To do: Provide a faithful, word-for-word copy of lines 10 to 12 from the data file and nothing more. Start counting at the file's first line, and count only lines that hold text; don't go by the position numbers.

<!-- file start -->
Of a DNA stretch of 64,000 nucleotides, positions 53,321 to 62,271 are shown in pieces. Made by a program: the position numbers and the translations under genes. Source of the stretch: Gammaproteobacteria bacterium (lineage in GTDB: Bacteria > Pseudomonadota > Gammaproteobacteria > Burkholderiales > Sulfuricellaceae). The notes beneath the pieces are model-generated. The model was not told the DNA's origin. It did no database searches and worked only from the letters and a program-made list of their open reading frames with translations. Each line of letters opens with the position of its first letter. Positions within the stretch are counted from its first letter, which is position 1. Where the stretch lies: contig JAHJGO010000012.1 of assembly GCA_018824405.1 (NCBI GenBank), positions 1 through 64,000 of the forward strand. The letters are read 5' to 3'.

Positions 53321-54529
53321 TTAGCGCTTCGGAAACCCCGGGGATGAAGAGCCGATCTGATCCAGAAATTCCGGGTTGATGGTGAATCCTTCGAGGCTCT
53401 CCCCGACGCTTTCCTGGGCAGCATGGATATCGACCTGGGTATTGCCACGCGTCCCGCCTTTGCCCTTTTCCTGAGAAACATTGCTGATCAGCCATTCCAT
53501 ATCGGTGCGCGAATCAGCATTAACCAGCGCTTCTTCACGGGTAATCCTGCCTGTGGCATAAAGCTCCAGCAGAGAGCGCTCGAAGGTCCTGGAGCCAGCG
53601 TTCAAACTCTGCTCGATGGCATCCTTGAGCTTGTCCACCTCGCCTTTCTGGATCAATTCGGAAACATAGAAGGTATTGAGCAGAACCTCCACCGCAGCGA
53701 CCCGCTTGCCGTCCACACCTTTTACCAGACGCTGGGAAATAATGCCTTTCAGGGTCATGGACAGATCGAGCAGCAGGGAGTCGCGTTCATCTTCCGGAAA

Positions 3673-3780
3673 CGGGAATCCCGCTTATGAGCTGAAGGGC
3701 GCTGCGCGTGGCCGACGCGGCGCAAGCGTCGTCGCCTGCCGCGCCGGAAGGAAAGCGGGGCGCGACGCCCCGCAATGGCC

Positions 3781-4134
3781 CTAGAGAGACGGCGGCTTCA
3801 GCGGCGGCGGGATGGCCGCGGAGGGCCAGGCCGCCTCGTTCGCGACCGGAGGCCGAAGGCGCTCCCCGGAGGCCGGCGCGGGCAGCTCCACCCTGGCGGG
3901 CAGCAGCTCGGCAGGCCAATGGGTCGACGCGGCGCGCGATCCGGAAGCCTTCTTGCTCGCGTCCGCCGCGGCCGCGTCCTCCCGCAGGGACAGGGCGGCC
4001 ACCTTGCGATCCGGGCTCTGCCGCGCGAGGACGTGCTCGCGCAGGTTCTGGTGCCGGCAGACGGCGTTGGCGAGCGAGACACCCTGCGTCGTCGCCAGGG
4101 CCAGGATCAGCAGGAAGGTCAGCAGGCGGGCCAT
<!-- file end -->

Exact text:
3701 GCTGCGCGTGGCCGACGCGGCGCAAGCGTCGTCGCCTGCCGCGCCGGAAGGAAAGCGGGGCGCGACGCCCCGCAATGGCC

Positions 3781-4134
3781 CTAGAGAGACGGCGGCTTCA